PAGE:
Written by Annie Nimity
As I type this in mid-August 2016, it’s nearly five years to the day since I attempted the Metro Party Challenge in Dnipropetrovsk in honour of my friend’s upcoming nuptials, as one does. Or at least as one does when one is in the habit of vacationing in the former Soviet Union, specifically in towns with nigh unpronounceable names and metro lines running from nowhere to nowhere. But let’s back up a bit.
Dnipropetrovsk (which was as of May this year was officially renamed Dnipro — annoying, as I enjoyed being one of the few non-Ukrainians who had mastered that mouthful) is the fourth largest city in Ukraine. It was once a “closed city” due to the fact that it was the production centre for the Soviet Union’s intercontinental ballistic missiles at a factory known under its acronym YUZHMASH. It wasn’t until the waning years of the Soviet Union that the government publicly acknowledged the city’s existence and “opened” it to foreigners — although to this day few non-Ukrainians have heard of it and fewer have visited. Certainly my friends and I were the only non-Ukrainians we encountered during our brief and hazily remembered trip to the city.
My friends and I stumbled off the train from Kiev early in the morning, bleary-eyed and slightly nauseated after an evening aboard a sweltering and thoroughly unventilated platzkart wagon. (Platzkart, in case you were wondering, is the third class train car, rather akin to a rolling dormitory. Air conditioning is nonexistent, and as Ukrainians are no strangers to the Slavic fear of death-by-draft, cracking a window was simply not an option.) We were met at the train station by our friend D, whose upcoming wedding to a resident of Dnipro we had come to celebrate in what we were referring to as ‘the first stag party in Dnipropetrovsk.’ D led us to his apartment where he and is bride-to-be welcomed us with shots of samogon, or moonshine, produced by D’s soon to be father-in-law. It was not yet 8am.
Dnipropetrovsk has an interesting, if rather ineffective, public transport system. Above ground, rickety trams, trolleys, buses and minibuses trundle through the streets, much as they do in any other major city of the former Soviet Union. Below ground, however… In the early 1980s, when Dnipropetrovsk was still a closed city, the Soviet government decided that as a large city and home to the Union’s premier ICBM factory, Dnipropetrovsk needed a subway system befitting its status. Construction of the Dnipropetrovsk Metro began in 1982, although the first — and to this day, only — line didn’t open until 1995. At 7.1km in length and with only six operational stations, it is the world’s shortest subway system. One end of the line, Vokzalna, deposits passengers at the train station (vokzal meaning train station and all), located on the edge of the central region of Dnipro. The opposite end of the line is located not in the centre of the city, but 7.1km in the opposite direction — in the suburbs, yes, but not far enough into the suburbs to be all that useful. In fact, unless you happen to both live and work along the metro’s short route, it’s not going to be all that useful to you.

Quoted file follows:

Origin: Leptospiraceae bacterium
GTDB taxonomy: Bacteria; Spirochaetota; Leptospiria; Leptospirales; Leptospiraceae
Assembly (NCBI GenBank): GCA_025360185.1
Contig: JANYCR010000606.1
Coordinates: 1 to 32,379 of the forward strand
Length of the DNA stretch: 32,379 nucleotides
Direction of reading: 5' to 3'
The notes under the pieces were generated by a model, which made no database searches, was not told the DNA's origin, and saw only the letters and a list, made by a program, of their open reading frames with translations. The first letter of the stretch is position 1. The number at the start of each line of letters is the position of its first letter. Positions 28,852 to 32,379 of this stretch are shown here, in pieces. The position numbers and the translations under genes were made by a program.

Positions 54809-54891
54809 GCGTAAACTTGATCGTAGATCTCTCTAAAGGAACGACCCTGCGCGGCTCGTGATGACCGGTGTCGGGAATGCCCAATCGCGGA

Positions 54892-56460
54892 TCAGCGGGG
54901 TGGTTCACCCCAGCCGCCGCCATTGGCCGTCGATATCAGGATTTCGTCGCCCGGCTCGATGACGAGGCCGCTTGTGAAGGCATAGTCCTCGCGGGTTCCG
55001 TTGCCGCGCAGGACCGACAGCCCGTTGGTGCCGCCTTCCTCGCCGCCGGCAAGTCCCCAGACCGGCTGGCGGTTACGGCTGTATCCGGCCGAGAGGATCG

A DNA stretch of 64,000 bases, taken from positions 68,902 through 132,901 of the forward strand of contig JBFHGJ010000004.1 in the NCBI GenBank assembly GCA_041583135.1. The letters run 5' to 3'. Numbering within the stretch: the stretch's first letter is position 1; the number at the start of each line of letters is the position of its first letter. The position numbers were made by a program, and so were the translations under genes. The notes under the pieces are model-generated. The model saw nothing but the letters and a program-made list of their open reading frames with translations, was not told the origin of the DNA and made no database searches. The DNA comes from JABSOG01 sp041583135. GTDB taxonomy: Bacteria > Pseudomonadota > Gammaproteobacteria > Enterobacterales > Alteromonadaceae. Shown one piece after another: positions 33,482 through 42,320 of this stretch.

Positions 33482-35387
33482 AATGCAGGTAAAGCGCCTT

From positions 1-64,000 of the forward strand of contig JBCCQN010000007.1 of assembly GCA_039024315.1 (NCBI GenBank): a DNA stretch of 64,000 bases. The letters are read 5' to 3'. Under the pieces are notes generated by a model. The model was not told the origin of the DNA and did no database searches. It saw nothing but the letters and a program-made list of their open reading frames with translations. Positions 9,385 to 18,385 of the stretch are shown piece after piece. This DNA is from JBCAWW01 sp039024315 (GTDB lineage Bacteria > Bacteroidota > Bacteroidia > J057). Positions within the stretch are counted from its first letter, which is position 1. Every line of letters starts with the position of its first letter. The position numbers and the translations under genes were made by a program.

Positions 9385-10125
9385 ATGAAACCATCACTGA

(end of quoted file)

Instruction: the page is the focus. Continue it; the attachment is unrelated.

Why do I mention this? See, D had invited us to Dnipropetrovsk for his stag party, not only because he and his fiancée lived there, but because he wanted us to take part in what he and his friends referred to as a Metro Party. The idea of a Metro Party was to ride the metro from one end to the other, getting off at each stop and downing a beverage — either a glass of beer or a shot of vodka, depending on what was available. I’m not much of a drinker, but I didn’t think that six drinks spread out over the course of several hours would do me in. D warned me not to underestimate the Metro Party, and I should have listened. Perhaps it was the samogon we’d started the day off with, but the other lady in our group and I only made it to about three stations, and I was far worse off than she was. The guys finished the Metro Party — or at least I think they did.
I was cleaning out my closet the other day and stumbled upon my Metro Party shirt. (Yes, we had matching shirts; yes, we were those obnoxious arseholes.) The red part of the decal has long since come off in the wash, and, like the city itself, many of the stations now bear different names than they did back in 2011, but it still fits. And I’m still a lightweight.